Capturing scenes from several major Korean cities—including Pyongyang, the capital of North Korea—Thomas Struth‘s exhibition, Korea 2007-2010, draws attention to the dynamic relationship between humans and technological progress. Highlighting construction sites and production lines, the show is held in the Gallery Hyundai.
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Featuring 15 works from three separate excursions to Korea, the German artist’s stark photos are simultaneously somber yet optimistic for the rapid advancements, juxtaposing the new and old–or seeing one built right on top of the other.
Struth spoke of his intentions at a press conference: “It is not easy to look at a country with an analytic view. When you look from an outsider’s view you can often notice the country’s difficult situations. I tried to capture all kinds of situations in my works. Here, the distribution industry is very active, numerous apartment buildings are under construction, there are beautiful views of the ocean and there is also the unique situation of the divided peninsula. I tried my best to be in closest contact with the energy within the society.”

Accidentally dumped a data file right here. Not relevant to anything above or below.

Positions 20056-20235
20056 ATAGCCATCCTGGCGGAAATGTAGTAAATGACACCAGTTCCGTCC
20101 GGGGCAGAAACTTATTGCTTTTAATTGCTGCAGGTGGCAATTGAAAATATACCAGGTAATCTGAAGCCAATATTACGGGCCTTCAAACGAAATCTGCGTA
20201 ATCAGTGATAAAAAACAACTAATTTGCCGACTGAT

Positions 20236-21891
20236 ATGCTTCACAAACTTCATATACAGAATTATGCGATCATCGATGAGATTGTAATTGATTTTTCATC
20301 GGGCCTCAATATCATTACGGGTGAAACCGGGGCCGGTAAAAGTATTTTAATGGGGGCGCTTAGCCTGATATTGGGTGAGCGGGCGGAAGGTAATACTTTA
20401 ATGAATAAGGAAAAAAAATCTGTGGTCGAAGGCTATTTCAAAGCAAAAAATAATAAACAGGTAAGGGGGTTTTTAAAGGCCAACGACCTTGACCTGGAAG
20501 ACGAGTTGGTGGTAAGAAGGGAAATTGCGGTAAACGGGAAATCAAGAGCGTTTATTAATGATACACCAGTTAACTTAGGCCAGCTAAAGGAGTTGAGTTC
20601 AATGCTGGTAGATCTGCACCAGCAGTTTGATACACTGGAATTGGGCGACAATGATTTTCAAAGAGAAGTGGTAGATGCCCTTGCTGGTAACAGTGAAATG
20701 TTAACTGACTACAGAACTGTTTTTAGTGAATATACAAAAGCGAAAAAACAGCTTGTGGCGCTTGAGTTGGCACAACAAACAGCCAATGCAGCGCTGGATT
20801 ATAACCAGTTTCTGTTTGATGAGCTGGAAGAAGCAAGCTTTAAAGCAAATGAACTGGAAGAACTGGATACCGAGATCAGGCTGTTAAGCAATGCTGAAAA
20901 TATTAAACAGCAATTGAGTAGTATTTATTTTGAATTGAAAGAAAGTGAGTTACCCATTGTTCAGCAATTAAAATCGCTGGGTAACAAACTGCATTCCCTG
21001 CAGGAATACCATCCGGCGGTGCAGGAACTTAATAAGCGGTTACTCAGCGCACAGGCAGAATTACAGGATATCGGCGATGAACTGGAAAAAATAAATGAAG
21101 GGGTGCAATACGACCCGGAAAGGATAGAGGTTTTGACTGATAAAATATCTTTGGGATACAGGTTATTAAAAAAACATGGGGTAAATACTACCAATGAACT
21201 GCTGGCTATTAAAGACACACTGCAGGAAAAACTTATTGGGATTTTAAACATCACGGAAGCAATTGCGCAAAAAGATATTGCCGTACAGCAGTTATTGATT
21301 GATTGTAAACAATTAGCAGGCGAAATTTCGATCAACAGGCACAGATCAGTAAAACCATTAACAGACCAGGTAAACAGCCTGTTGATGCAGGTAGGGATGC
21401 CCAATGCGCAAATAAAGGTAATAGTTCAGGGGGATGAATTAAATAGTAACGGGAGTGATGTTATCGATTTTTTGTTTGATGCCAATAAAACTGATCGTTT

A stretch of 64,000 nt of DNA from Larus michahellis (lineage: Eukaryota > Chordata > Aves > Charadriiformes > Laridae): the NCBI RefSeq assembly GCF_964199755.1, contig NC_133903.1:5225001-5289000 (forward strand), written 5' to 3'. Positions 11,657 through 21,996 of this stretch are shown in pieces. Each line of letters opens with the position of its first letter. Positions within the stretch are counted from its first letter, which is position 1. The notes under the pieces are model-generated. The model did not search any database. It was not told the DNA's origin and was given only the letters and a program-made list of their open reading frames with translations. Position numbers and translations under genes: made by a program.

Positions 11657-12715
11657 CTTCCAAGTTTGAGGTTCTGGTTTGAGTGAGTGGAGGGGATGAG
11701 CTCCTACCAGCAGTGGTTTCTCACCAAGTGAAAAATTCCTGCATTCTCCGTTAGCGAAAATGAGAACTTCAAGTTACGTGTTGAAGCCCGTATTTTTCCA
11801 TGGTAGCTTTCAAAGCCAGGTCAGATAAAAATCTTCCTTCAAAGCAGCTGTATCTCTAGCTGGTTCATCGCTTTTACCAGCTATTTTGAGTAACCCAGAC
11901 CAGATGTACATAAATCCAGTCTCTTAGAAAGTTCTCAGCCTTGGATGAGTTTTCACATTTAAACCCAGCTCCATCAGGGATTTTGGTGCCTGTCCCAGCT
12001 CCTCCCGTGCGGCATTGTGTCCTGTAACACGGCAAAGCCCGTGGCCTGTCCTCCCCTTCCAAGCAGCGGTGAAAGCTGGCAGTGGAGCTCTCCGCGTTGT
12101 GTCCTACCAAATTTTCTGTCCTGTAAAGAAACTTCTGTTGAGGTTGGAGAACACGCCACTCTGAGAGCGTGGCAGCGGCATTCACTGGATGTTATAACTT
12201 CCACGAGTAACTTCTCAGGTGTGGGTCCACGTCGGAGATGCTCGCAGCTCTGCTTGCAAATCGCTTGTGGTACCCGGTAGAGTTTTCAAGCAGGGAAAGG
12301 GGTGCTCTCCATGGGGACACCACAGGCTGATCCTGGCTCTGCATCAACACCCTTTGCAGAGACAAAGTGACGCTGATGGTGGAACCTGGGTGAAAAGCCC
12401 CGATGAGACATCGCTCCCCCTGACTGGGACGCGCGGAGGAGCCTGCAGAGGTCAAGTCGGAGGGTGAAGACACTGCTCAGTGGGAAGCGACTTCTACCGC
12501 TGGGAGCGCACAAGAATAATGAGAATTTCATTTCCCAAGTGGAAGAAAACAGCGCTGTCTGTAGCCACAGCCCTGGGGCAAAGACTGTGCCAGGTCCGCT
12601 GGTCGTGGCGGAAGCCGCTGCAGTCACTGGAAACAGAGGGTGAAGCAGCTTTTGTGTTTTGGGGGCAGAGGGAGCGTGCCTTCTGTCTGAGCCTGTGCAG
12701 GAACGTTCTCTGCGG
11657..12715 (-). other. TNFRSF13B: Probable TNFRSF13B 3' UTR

Under the Kim Jong-il regime, Struth’s North Korean experience was cold. Passersby on the streets stoically avoided eye contact, and the artist’s guide constantly thwarted his efforts to photograph the communist city lest a disrespectful image surface.
Some of the works in Korea 2007-2010 traveled Europe this past summer with Struth’s comprehensive retrospective, Photographs 1978-2010. A few of the Korean photos were also part of a separate exhibition at the Marian Goodman Gallery earlier this year, studying similar themes of social and technological progress across Asia, Europe, and the Americas.
All photos via Gallery Hyundai
Thomas Struth [Marian Goodman Gallery]
Gallery Hyundai [Official site]
Photographer Captures Korea’s Industrial Heart [The Korea Herald]
Tight Control, Uncontrolled Desire in Images of Two Cities [Korea JoongAng Daily]